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Sun aims powerful flares at Earth

Top: Two large sunspot groups are visible in this image of the sun obtained by the Solar and Heliospheric Observatory (SOHO). Below: This SOHO image shows a large filament eruption that occurred February 26. The disk in the center is a mask that blocks out direct sunlight.  

March 1, 2000
Web posted at: 3:24 p.m. EST (2024 GMT)

(CNN) -- The sun should place the Earth squarely in its sights this week as it aims its solar ray gun. Astronomers tell terrestrial dwellers not to sweat it too much, despite the fact that solar activity is approaching an 11-year peak.

Two large sunspots moving across the surface of the sun are expected to directly face the Earth soon for up to several days, according to solar scientists. Such sunspots often herald powerful coronal mass ejections and solar flares, space storms that can disrupt weather and electrical systems on Earth.

Solar flares are the largest explosions in the solar system. A typical one can release the energy equivalent of millions of 100-megaton hydrogen bombs exploding at once.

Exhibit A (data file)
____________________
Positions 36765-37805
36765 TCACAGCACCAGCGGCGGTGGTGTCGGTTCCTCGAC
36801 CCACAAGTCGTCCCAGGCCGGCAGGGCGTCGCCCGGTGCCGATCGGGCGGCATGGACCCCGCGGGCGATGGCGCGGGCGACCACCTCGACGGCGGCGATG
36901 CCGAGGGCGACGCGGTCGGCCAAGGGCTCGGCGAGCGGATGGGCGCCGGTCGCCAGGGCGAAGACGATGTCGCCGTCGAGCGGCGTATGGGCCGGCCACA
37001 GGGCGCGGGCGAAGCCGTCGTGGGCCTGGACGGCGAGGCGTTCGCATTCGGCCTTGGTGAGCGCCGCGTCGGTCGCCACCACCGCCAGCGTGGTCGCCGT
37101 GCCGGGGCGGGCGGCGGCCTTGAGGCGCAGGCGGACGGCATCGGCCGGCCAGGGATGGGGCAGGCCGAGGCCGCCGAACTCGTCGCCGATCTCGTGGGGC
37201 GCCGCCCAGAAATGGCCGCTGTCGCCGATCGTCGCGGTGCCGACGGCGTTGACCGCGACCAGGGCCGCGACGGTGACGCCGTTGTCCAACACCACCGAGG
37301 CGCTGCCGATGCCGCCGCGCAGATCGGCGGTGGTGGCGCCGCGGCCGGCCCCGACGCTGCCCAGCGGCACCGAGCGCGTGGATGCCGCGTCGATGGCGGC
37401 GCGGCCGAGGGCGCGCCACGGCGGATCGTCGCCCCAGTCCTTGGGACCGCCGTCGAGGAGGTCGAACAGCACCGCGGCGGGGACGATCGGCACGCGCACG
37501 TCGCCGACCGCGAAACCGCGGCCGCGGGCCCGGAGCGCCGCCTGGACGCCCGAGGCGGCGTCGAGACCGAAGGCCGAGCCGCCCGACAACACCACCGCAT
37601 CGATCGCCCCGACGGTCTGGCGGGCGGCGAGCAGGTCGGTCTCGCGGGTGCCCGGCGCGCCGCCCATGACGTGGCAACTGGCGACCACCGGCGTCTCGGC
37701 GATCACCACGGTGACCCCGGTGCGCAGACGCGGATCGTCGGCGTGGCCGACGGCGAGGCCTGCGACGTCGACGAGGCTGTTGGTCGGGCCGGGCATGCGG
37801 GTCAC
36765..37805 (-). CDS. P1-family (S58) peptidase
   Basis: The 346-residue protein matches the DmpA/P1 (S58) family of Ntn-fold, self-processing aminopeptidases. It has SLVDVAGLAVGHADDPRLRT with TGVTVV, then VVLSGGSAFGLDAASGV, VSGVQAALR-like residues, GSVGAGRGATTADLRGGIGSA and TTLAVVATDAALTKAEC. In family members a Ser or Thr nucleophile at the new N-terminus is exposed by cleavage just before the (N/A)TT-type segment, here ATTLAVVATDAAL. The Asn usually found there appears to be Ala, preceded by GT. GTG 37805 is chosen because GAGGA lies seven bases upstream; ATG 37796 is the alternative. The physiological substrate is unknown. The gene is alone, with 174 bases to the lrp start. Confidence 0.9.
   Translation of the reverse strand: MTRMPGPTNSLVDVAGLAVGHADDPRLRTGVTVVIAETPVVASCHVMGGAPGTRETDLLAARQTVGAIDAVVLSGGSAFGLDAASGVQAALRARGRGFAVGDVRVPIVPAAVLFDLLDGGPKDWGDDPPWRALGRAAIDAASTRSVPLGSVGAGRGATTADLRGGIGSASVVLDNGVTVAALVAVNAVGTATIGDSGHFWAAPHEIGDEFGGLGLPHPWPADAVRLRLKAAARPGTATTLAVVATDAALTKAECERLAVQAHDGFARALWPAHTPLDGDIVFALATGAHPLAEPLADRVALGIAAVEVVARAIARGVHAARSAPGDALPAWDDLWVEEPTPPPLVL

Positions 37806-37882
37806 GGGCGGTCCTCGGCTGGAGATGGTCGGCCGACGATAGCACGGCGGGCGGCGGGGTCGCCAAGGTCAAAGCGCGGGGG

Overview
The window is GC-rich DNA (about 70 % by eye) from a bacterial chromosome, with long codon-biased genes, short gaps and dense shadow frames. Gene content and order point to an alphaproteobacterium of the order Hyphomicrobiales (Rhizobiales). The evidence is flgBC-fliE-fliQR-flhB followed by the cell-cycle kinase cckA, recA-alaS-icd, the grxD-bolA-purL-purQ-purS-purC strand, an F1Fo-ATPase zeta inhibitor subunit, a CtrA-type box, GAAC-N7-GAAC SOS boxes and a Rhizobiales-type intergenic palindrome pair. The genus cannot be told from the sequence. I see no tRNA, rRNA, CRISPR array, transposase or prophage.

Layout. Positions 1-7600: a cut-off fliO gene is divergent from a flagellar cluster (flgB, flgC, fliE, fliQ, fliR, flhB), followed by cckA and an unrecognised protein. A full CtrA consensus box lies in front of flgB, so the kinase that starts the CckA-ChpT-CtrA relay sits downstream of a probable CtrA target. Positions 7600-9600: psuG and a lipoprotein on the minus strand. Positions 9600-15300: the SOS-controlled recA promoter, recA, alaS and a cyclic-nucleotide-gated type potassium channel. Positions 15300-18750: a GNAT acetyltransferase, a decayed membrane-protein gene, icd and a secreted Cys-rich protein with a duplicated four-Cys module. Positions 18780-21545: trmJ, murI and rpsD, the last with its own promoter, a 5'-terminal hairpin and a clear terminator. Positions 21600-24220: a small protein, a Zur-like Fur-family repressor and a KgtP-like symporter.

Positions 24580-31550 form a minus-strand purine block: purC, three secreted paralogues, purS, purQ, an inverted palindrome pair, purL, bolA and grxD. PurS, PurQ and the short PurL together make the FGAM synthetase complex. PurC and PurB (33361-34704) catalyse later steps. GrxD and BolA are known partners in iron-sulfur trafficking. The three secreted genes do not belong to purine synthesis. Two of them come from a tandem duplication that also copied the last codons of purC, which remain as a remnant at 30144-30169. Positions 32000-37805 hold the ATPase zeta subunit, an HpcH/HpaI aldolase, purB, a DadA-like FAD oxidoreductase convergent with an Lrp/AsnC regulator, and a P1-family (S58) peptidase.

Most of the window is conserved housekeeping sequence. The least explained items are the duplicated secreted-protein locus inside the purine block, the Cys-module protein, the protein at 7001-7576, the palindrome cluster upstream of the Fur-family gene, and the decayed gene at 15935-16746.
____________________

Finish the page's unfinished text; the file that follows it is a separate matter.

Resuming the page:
Highly charged particles from large flares can overload power grids and damage satellites. In 1989, one space storm knocked out a major power plant in Canada, leaving millions without power for hours.

Solar activity generally waxes and wanes during an 11-year cycle and astronomers expect it to peak either this or next year. But so far, the sun has produced only a "disappointing" level of fireworks, said Joseph Gurman, a solar physicist who analyzes data from the Solar and Heliospheric Observatory.

  SOLAR CINEMA
See the greatest light show in the solar system explode into dazzling but dangerous plumes
 
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Coronal mass ejections are much more likely to produce effects, Gurman said. Like flares, they send streams of highly charged particles, but they also can emit a billion tons of plasma, or ionized gas.

Fortunately the Earth's magnetosphere usually bears the brunt of plasma particles. "If we were exposed to them, we literally would be fried," Gurman said.



RELATED STORIES:
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February 9, 2000

RELATED SITES:
SOHO Home page
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